Mediterranean: Europe facing up to its responsibilities
By Michel Vauzelle (*) | Thursday 10 March 2011
“Rather than neighbourhood, which I do not feel is the right term, let us talk about a macroregional strategy.”
Beyond the bloody repression in Libya and the dialogue than needs to be established with rebel representatives on the help to be provided, what is happening over on the South side of the Mediterranean is once more forcing Europe to face up to its responsibilities, which it seems unwilling to assume.
People are aspiring for freedom, free elections, jobs, decent living conditions and respect. How can we assist these revolutions, this deep-seated movement? By respecting people who are liberating themselves, by respecting their sovereignty, their cultural and religious choices, without interfering. Democracy can never be imposed from the outside as President Bush believed, and we continue to see on a daily basis the disastrous legacy of his policy in Iraq.
For too long Europe has stood apart from the Mediterranean, and it is standing apart now from current events, trailing behind in what is effectively history in the making. The values on which it is based - peace, democracy, fraternity, solidarity - are becoming an aspiration for the youth of the Southern Mediterranean, and Europe is not even rejoicing in this news!
The fact of the matter is that Europe is focusing apprehensively on the ‘migratory flows’ that might invade it. It is revealing that Mrs Ashton only visited Tunis after the arrival of the first refugees in Lampedusa. However, the best way of guaranteeing security is by negotiating with each other on an equal footing and with mutual respect to build together an area of economic development, solidarity and fraternity, much more so than by deploying the police and the army.
This is what we, the Mediterranean regions, have long been calling for, especially in the report we adopted in Barcelona, in January 2008, that I forwarded to President Barroso and the presidents of the Union for the Mediterranean. Europe needs to place its South on the same level of social and economic convergence as its East. It needs to conceive a policy for aligning our living standards in order to solve among other things the pressure of migration of young people in distress.
Today’s events also mark the failure of the Union for the Mediterranean, which has had no real willpower or strategy to live up to the goals it claims to set out to achieve. National leaders have been incapable of laying the foundations for cooperation based on decisions taken not in Brussels by a technostructure, but as a community with all the people of the Mediterranean.
The accession of Balkan countries to the European Union could help to bring Europe closer to the Mediterranean, but a more Eastern Mediterranean. This should make us reflect on the advantage of having a strategy for the Mediterranean basin as a whole.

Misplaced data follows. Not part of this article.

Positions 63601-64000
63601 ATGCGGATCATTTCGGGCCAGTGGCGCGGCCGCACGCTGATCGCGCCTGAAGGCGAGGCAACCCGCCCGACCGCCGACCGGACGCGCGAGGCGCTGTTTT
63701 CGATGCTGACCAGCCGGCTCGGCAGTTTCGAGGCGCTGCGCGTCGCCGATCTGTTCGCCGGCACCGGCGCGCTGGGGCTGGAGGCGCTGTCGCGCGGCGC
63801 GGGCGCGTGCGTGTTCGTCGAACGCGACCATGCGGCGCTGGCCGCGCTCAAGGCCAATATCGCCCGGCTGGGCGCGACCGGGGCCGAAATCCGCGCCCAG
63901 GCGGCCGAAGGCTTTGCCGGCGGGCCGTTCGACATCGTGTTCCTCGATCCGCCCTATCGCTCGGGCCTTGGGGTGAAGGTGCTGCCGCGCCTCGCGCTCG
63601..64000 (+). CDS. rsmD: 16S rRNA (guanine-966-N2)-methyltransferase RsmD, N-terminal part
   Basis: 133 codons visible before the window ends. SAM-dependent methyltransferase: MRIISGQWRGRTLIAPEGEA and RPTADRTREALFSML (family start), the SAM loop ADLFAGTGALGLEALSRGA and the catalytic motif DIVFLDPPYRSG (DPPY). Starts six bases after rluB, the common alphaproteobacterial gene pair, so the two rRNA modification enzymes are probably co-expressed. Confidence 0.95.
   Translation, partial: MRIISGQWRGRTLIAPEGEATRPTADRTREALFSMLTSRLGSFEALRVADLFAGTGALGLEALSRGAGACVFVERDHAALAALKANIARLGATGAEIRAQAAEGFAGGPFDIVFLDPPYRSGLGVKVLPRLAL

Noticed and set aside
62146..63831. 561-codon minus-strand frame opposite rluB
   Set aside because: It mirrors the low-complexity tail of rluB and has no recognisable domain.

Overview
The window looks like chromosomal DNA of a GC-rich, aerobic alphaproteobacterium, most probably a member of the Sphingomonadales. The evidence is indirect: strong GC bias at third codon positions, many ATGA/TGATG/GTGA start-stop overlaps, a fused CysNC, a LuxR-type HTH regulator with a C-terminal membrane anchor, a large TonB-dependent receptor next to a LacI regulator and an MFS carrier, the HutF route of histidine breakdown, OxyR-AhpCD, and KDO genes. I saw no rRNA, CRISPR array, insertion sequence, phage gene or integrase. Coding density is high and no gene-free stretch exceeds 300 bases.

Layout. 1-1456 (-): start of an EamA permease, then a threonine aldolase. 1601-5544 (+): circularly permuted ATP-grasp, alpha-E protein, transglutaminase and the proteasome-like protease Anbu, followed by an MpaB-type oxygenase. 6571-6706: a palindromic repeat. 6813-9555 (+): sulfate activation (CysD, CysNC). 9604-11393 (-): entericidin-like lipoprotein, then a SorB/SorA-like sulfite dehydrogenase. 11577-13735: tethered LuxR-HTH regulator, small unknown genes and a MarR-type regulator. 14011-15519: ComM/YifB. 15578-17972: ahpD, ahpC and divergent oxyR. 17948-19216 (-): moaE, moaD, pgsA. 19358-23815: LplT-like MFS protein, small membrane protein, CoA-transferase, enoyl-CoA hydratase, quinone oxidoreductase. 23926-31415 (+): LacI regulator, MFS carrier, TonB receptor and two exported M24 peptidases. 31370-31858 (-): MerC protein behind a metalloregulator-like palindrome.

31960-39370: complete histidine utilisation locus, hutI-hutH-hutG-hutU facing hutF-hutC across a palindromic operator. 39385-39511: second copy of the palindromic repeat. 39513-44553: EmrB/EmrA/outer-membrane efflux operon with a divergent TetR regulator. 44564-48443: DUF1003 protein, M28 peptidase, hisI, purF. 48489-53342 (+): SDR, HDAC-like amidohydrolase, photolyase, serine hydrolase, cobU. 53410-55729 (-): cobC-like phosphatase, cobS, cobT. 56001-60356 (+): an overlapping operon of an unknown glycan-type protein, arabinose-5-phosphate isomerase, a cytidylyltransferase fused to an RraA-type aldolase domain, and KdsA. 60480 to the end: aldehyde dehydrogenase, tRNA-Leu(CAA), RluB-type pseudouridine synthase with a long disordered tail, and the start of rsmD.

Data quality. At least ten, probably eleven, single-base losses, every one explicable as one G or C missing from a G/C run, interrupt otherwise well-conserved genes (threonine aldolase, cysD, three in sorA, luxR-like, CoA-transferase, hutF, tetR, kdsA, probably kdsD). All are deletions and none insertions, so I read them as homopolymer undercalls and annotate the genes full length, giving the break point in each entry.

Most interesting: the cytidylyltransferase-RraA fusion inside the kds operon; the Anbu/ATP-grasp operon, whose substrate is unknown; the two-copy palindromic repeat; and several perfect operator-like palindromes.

If tomorrow Europe still wants to be heard at the table of the world’s leading players - which in this historic period for the Arab world has not been the case - it must be sure to create a real Euro-Mediterranean community. The time for sentiment, technocratic regulations and indifference if not contempt, is well and truly at an end. Only this wide Euro-Mediterranean community with its demographic, economic and political influence will be able to secure peace and ensure that its common and specific values are heard and respected in tomorrow’s world.
We want more than just a neighbourhood policy with the Southern Mediterranean countries. The future neighbourhood policy needs to be joined up with the Structural Funds policy if we really want to stop considering the Mediterranean as a periphery or a ‘suburb’ of Europe.
Rather than neighbourhood, which I do not feel is the right term, let us talk about a macroregional strategy. This should not be an avatar of the Union for the Mediterranean or just another institution, but actually the area where all European interventions within the Mediterranean are combined and coordinated, giving more emphasis than at present to the added value of territorial cooperation and EU cross-border and transnational measures in the Mediterranean.
The idea to relaunch the Union for the Mediterranean, giving rise to reticence and wariness in the South, can only be regarded with scepticism. We need to break with the policy that has been led up to now by establishing the right conditions for dialogue and a new pact that could have the same framework as the Conference on Security and Cooperation in the Mediterranean. This idea is one that needs to be taken up today and which is adapted to the new situation that has arisen in the Mediterranean.
(*) Michel Vauzelle is president of the Provence-Alpes-Côte d’Azur Region and president of the Inter-Mediterranean Commission of the Conference of Peripheral and Maritime Regions (CPMR)